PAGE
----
Workshop as Test Prep?

Today my students finished the NJASK standardized test for 6th grade.  Well, they didn’t really finish- math is tomorrow and Thursday.  But the language arts section is done now!  This afternoon I took an informal, conversational survey of my students.  They were all really happy because they felt that the test was “So easy! Much easier than last year!”.  I didn’t notice anything different from years past, so I asked them what we had done this year that they thought best prepared them for the test.  Needless to say, I was thrilled with their answers.

  • Our weekly Article of the Week.  They said that reading the articles helped them feel more confident about informational text, and the written response each week gave them more confidence.
  • The Forty Book Challenge.  Requiring them to read 40 books increased their speed and fluency.  A lot of them said it was the first year that they didn’t struggle to finish the reading selections.
  • Using boxes and bullets for the persuasive essay (a la Calkins)
  • Our read alouds.  They had a wide range of texts to draw on, and they remembered a lot of conversations while answering the multiple choice questions.  One student told me that he just imagined the questions being read in my voice, like they were a part of our read aloud conversation.
  • Letter-essays.  Again, they felt confident about writing a lot in a set amount of time.  And they told me they had a lot of strategies to draw on when they got stuck.
  • Our one week of test prep before the test.  They really liked that we focused on test writing as a genre, because they felt that they really understood the ins and outs of the test better.  Also, they loved the “hamburger method” (from Better Answers) for answering open-ended reading response questions.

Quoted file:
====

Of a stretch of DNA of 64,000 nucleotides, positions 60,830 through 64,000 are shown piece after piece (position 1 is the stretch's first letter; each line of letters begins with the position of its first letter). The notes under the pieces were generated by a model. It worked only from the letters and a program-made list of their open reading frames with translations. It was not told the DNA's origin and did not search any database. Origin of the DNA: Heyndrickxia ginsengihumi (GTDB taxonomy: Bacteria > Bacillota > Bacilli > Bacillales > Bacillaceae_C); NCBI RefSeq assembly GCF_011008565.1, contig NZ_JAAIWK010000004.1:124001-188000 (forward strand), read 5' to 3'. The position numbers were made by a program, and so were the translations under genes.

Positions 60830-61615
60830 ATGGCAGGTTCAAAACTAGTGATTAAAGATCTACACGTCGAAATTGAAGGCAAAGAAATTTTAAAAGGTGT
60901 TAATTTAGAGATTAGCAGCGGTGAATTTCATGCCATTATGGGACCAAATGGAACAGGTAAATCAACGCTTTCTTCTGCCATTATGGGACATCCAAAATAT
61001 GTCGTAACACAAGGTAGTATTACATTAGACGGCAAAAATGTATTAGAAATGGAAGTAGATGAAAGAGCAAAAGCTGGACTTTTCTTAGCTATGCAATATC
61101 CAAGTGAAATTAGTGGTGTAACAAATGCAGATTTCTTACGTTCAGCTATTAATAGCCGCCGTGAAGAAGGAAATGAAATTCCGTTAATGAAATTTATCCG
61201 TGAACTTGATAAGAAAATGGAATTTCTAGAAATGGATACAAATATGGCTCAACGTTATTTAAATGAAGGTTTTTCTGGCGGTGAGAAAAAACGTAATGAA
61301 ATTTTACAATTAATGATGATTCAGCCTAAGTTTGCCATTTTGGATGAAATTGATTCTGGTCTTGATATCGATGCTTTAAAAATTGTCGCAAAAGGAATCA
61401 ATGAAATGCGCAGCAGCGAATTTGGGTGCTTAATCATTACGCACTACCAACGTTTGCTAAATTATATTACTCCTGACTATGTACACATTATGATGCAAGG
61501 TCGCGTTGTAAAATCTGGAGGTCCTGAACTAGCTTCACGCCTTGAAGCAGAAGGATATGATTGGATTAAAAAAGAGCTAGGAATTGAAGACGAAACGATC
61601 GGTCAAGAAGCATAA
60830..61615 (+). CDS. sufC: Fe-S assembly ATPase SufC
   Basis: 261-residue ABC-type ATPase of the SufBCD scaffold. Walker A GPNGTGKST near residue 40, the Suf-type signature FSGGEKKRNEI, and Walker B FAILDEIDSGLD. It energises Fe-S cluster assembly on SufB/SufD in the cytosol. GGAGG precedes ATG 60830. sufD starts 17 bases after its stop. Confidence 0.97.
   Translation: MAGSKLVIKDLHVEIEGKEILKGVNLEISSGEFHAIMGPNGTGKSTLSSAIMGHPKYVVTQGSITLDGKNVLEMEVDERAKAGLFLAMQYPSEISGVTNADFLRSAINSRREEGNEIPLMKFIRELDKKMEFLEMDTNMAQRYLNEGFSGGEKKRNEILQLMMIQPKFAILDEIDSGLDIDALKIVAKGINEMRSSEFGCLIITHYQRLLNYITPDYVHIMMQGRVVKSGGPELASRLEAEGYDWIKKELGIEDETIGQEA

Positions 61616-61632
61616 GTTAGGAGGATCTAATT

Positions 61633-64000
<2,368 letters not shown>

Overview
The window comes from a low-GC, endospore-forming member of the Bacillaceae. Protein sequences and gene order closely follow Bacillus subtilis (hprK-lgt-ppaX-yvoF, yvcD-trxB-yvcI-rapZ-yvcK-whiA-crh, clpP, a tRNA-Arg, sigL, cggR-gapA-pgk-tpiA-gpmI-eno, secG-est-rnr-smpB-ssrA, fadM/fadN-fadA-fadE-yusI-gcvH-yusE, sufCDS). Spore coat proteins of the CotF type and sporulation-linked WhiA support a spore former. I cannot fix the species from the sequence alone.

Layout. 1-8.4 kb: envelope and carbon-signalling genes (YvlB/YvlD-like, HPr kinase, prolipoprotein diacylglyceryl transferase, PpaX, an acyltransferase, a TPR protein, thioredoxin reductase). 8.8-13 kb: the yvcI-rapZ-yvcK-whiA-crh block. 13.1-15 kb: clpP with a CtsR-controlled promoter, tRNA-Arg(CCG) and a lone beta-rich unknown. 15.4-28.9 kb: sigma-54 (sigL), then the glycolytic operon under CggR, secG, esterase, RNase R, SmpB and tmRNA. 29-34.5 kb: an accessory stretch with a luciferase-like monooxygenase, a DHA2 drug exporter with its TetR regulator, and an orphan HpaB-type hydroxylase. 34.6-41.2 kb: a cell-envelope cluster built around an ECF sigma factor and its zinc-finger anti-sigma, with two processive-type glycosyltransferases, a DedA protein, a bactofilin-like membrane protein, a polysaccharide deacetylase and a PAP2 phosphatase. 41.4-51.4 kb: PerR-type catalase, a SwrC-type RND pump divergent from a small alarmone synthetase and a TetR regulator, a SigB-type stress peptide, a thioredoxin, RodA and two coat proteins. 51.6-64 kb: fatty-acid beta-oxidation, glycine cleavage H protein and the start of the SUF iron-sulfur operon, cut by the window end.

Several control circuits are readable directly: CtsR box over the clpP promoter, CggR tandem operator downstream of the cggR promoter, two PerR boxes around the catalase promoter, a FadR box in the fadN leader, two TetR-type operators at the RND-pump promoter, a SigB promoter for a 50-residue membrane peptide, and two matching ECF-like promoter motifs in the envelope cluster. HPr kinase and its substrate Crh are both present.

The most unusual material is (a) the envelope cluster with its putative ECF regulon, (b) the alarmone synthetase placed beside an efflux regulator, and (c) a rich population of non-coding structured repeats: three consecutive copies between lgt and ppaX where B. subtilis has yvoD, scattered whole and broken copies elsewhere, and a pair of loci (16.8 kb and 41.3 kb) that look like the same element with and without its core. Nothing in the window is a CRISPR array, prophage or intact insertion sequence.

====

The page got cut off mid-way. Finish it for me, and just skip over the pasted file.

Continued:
But my favorite answer?  “The old ladies!”  See, I tell my classes that the written responses to the NJASK are hand-graded by old, retired teachers who are locked in a conference room for an entire weekend and do nothing but grade tests.  They get cranky, their coffee gets stale, and they don’t want to read messy or bad writing.  They don’t want to have to struggle to understand what the writer means.  I say this jokingly, asking my students how many of them have to explain technology to their grandparents in great detail when all they want is to tell a story about a Youtube video.  This always bring laughs but a lot of nods.  Turns out, you need to explain the same amount in your writing!  I remind them that the cranky old teachers only have the answer sheets in front of them, so you need to explain in DETAIL.  Not just glossing over facts or opinions!

Imagine my surprise when one student raised her hand today and told me that made all the difference in the world for her.  Suddenly, she had an audience in mind when writing.  She didn’t make assumptions that her reader was going to be a teacher who knew her well and could make assumptions about what she meant.  As she told me this, I watched the rest of my class nod in agreement.  Who knew?!  Just picturing an old, cranky teacher was enough to remind them to elevate their writing.  We talk about audience all the time, but this time it clicked.

Needless to say, I am thrilled that everything I do as a part of workshop translated to the test for my students.  I don’t do months of test prep, I don’t focus on the test as the be-all end-all of the year, but they all took it seriously.  What I saw as I was walking around thrilled me!  Of course, I won’t see results until the end of the summer, but I feel confident that they all did their best work.  :)

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